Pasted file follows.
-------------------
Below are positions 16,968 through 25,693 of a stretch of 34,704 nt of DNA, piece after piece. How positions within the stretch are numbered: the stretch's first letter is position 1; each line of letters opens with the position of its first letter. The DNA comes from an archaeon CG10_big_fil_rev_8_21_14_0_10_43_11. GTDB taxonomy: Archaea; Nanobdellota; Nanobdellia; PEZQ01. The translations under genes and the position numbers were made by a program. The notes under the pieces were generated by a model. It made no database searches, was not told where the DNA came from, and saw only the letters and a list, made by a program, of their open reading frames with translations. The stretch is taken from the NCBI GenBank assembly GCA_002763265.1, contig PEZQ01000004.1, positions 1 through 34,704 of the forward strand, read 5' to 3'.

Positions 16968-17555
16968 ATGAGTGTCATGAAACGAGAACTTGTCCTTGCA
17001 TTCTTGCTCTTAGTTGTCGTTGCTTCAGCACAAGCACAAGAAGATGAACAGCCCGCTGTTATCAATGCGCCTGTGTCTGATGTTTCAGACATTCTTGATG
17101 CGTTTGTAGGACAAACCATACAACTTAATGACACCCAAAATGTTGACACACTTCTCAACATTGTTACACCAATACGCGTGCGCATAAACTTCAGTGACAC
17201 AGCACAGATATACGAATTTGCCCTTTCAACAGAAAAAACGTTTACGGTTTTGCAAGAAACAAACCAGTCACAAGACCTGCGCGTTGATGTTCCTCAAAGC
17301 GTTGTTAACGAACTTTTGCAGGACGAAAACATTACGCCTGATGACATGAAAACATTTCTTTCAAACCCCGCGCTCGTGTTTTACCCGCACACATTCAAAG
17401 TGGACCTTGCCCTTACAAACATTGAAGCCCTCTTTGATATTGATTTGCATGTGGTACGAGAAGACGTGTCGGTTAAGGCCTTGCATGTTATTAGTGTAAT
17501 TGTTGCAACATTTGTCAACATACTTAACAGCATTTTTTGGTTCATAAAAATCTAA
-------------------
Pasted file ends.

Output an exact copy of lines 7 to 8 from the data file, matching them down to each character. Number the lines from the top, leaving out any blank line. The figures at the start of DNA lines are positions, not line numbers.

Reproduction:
17301 GTTGTTAACGAACTTTTGCAGGACGAAAACATTACGCCTGATGACATGAAAACATTTCTTTCAAACCCCGCGCTCGTGTTTTACCCGCACACATTCAAAG
17401 TGGACCTTGCCCTTACAAACATTGAAGCCCTCTTTGATATTGATTTGCATGTGGTACGAGAAGACGTGTCGGTTAAGGCCTTGCATGTTATTAGTGTAAT